Um_nik's blog

By Um_nik, history, 3 years ago,

Time: Feb 7, 11:00 UTC+3

Authors: Um_nik, Merkurev, KAN, WYOCMWYH with help from ashmelev, Ferume, fake123 and dario2994.

The contest was used for Petrozavodsk training camp and ICPC training camp.

Editorial

• +272

 » 3 years ago, # |   0 How to solve L, E, C?
•  » » 3 years ago, # ^ |   +29 C: The answer is $\phi(n) \cdot \binom{n-1}{k-1}$, which you can compute in $O(k)$ time (note that $k \le \frac{n}{4}$ so it's barely fast enough.E: Compute a maximum matching (of size $M$) using Edmond's Blossom Algorithm. Basically, you can reduce the problem of whether there is a vertex cover of size $M$ to 2-SAT (because the vertex cover must contain at least one vertex per edge in the matching), which you can solve in $O(m+n)$ time. For the case $M+1$, try all extra unmatched vertex to take into the vertex cover as well as all edges in the matching where both endpoints are taken.
 » 3 years ago, # |   +8 How to solve H?
 » 3 years ago, # |   0 Auto comment: topic has been updated by Um_nik (previous revision, new revision, compare).
•  » » 3 years ago, # ^ | ← Rev. 2 →   +1 The contest is still running for Div.2 :) As it was postponed 3 times, and then started, but without problems(!), and so later it restarted again :)UPD. It's just finished. How to solve Div.2 Problem H. "Ending by 3"?
 » 3 years ago, # |   +58 Thanks for participation! Link to the editorial in the post, it should be clickable, but if it isn't, please write me.
 » 3 years ago, # |   0 How do you solve B?
 » 3 years ago, # | ← Rev. 2 →   +38 I'm not sure if it's intended, but problem I can also be solved using the observation that to get minimum cost to buy $i$ souvenirs it always makes sense to keep all the $i - 1$ souvenirs from before, and buy one extra ( not necessarily at time $i$ ). So, one can solve it by iteratively picking the next cheapest souvenir and updating the costs. Fast simulation of this procedure can be done with sqrt decomposition and CHT. Complexity is $O(N \sqrt{N})$. Code
•  » » 3 years ago, # ^ |   +11 If that holds, then you can also solve the problem in $\mathcal{O}(n C^{1/3})$ without assuming that all $p_i$ are distinct, by grouping items with equal $p_i$, and noticing that if we have a group of elements with equal $p_i$, and in the optimal solution to $dp[i][k]$ we take $m$ of them, then in $dp[i][k+1]$ we take $m$ or $m+1$ of them.I didn't notice that all $p_i$ are distinct during the contest, so this was what I did. I don't know how to prove that that observation holds, though.
•  » » » 3 years ago, # ^ |   +10 You can prove the observation by considering this as a min-cost matching problem. The addition of one new "slot" can only add one new augmenting path, which must consist of taking one new souvenir and shuffling some others around.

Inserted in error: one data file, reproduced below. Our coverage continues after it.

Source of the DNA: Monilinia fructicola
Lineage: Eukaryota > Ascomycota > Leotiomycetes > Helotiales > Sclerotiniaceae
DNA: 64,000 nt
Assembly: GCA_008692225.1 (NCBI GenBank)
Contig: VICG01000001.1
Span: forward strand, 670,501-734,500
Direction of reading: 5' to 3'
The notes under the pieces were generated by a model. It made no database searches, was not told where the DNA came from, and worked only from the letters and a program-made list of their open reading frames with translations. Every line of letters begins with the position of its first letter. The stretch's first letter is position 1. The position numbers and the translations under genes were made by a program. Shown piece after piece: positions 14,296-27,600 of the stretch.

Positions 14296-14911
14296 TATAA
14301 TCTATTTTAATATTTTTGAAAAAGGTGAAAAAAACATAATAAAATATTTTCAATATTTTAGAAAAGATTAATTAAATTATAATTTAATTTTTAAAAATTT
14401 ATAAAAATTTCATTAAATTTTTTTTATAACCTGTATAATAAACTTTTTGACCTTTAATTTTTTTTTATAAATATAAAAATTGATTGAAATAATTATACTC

» 3 years ago, # |   +8 What could be any unproven algorithm of your choice in problem E? Before, I usually used "many times take any unmatched vertex and match it with the random neighbor", but it let me down this time.
•  » » 3 years ago, # ^ |   +13 I'm pretty sure you can't just solve max matching just by trying random matchings; there are graphs with few max matchings, so finding one randomly is probably impossible.I think the editorial is referring to randomized algorithms like https://github.com/kth-competitive-programming/kactl/blob/master/content/graph/GeneralMatching.h.
•  » » » 3 years ago, # ^ |   +13 I think referring to some heuristic algorithms for finding augmenting paths which don't have good time bound in non-bipartite graph.
 » 3 years ago, # |   +6 In fact, L can be solved much simpler in Python. Extended Stirling formula $\ln(n!) = \frac12\ln(2\pi) + (n + \frac12)\ln{n} - n + \frac1{12n} + O(n^{-2})$ works like a charm even for $n = 10^4$, as the coefficient in $O(n^{-2})$ is really small (I believe it is something like $\frac{1}{144}$). The only problem is that we can't calculate $\ln$ precise enough in C++, so we need to use Bigdecimal type
•  » » 3 years ago, # ^ |   +10 Or use a "better formula" (courtesy of Wikipedia):Of course, with a brute force when $k$ is small.
•  » » 3 years ago, # ^ |   +39 The issue is not in calculation of $\ln$ itself, the issue is in taking difference of them, which creates awful relative error.
•  » » » 3 years ago, # ^ |   +13 But it's good enough if you use Python and tell its Bigdecimal to have, say, 50 decimal digits of accuracy.
 » 3 years ago, # |   0 How to solve G,I,J?I don't know why so many people solve the problem G.
•  » » 3 years ago, # ^ |   0 There is a link to the editorial in the post.
•  » » » 3 years ago, # ^ |   0 Thank you.
 » 3 years ago, # |   +5 The editorial for problem L says that while multiplying by the factor $\frac{2(R+1)}{B+R+1}$ "If we skip first $\sqrt{B}$ operations, each next $\sqrt{B}$ operations will multiple the answer by at least 2". Why does this condition holds?
•  » » 3 years ago, # ^ |   +5 Each multiplier is at least $(1 + \frac{1}{\sqrt{B}})$, there are $\sqrt{B}$ of them, $(1 + \frac{1}{k})^{k} \ge 2$ for any $k \ge 1$.